Secular Activism: Two Things You Can Do to Make Things Better for Atheists

Atheists in the U.S. complain about all sorts of things. We live in a country where more than 70% of the adult population and well over 90% of Congress identifies themselves as Christian, so it is not surprising that we'd have some complaints. We each have our pet issues, but we also have quite a bit in common in terms of the things that bother us and the sort of changes most of us would like to see.

How would you like to hear significantly less pandering to the religious from political candidates and elected officials? How would you like to see a more secular government engaged in far fewer church-state violations? How would you like to see our elected officials adopt a real commitment to reality-based policy? Sounds pretty good, doesn't it? I think we can make it happen if we are willing to commit to doing just a couple of fairly easy things. In this post, I am going to recommend two things to help bring this about.

1. Vote

We should vote in every election and not just the presidential ones. I don't care who you vote for; I'd just like to see a large improvement in the turnout of secular voters. I know you aren't used to hearing this, so let me say it again to make sure we understand each other. Even if you prefer a different political party or candidate than I do, I still want you to vote. I'm not going to tell you who to vote for; vote your conscience. Just vote.

Now let me explain why I am asking you to do this. As you know, we received some good news recently about the rise of the religiously unaffiliated here in the U.S. The problem is that the religiously unaffiliated are nowhere near as likely to vote as White evangelical Christians. Our numbers are comparable, but we are far less likely to vote. We need to change that if we want to be taken seriously by candidates running for office and elected officials hoping to keep their offices.

I am not suggesting that we attempt to form a voting bloc so we all vote in the same way. We are too politically diverse for that, and that's fine. What I want is for all the political parties to see us as a group to whom they must begin to cater if they want to maintain political viability. To do that, we need to increase our voter turnout.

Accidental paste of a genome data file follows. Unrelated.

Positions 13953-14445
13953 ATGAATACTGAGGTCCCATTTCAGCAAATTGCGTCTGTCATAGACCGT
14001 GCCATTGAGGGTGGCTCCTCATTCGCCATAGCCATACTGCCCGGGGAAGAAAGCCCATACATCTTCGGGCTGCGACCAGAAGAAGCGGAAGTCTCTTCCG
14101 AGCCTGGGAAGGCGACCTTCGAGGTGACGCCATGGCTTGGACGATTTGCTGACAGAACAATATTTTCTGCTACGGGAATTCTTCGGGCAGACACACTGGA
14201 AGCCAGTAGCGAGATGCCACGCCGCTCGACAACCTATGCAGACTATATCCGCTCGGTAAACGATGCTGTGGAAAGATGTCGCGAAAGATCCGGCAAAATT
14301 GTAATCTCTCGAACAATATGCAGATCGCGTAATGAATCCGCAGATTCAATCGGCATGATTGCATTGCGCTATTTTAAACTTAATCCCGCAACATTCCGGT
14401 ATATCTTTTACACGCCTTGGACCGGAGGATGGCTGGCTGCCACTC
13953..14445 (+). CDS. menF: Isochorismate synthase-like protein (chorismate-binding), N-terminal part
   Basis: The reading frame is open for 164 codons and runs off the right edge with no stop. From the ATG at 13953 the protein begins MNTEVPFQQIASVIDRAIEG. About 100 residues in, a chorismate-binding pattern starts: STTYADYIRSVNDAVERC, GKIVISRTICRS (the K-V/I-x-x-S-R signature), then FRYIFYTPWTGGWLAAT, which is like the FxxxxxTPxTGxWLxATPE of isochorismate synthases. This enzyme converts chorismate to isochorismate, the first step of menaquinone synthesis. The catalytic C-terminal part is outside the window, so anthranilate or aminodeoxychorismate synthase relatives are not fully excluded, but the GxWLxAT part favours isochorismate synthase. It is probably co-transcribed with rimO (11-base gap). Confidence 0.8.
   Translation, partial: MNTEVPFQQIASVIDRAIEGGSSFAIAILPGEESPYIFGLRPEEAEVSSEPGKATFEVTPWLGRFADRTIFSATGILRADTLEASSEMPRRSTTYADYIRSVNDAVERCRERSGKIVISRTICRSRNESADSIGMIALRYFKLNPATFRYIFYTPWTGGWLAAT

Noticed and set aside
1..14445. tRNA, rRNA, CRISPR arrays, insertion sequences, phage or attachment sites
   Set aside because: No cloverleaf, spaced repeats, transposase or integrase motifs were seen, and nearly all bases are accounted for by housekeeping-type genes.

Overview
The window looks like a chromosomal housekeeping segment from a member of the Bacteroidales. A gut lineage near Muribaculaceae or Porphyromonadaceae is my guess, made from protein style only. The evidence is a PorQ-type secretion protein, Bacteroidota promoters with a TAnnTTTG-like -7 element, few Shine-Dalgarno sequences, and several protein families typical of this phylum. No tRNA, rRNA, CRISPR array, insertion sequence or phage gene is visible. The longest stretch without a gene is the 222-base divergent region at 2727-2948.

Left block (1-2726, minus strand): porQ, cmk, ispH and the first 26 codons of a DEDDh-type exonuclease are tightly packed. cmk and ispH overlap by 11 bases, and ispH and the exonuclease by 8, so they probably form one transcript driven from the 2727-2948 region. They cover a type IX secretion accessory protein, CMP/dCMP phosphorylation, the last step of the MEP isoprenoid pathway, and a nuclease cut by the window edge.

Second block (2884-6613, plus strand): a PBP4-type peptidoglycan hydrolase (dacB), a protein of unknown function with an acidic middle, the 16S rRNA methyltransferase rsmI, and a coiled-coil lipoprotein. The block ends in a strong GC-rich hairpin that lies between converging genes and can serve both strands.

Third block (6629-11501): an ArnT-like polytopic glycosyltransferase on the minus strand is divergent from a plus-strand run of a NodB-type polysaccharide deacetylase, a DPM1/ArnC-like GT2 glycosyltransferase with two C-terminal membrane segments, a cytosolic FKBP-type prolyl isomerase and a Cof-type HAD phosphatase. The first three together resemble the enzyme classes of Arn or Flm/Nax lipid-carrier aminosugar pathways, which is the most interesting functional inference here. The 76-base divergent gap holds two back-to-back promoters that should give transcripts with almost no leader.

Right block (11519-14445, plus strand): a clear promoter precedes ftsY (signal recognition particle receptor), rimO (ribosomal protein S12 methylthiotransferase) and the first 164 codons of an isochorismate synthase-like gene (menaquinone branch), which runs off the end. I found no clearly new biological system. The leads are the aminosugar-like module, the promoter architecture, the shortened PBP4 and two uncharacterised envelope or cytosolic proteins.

You have seen the attention the U.S. Religious Landscape Study has received, and you are well aware of how much attention elections receive. Can you imagine what would happen if voter turnout among religiously unaffiliated voters doubled during the 2018 election? Can you imagine how different things would be if the number of religiously unaffiliated voters begin to eclipse the number of White evangelical Christian voters? Again, I'm not talking about specific parties or candidates winning elections; I am talking about making it clear that no viable candidate can afford to continue to ignore us.

2. Contact Your Elected Officials and Candidates Running for Office

The #AtheistVoter campaign was a step in the right direction, but this should be a year-round effort that is much broader than Twitter. It is also something we should do at every level of government, from our local school board elections all the way up to the U.S. president. We need to let office holders and candidates know that plenty of secular voters are out there and that we are paying attention.

Whether you are contacting someone already in office or who is running for office, these are the important points to communicate:

  • You are a constituent of their district, state, or country (i.e., you have the capability of casting a vote for or against them).
  • You plan to vote (i.e., you are an active participant in the political system).
  • You are a secular person. Identify yourself as an atheist if you want, but the key is to be clear that you are not religious.
  • You are paying attention to them and their record on whatever issues you consider important (i.e., you are engaged and interested).
It could be something as simple as this:

Dear Rep. Christian, As a non-religious voter in your district who plans to vote in the upcoming election, I was disappointed that you supported the recent effort to plaster "under god" all over the state capitol. Efforts like this lead me and other secular voters to feel that our interests are not being adequately represented. Separation of church and state is an issue of vital importance to me, and I hope to see you support it in future votes.

As we work to increase the turnout of religiously unaffiliated voters, contacts like this will begin to have a greater impact. Politicians will see evidence that we are showing up to vote, and they will have to take us more seriously. In the meantime, contacting our elected officials and those running for office will make it impossible for them to claim that they have no secular persons among those they are supposed to represent.

What Does Victory Look Like?

We will all have our ideas for what victory might look like, but I'd like to suggest something simple. Victory looks like political candidates asking themselves how they can do a better job of appealing to secular voters. It means that their campaigns will need to expend some effort learning about us, understanding the issues that are important to most of us, and recognizing that they need our support.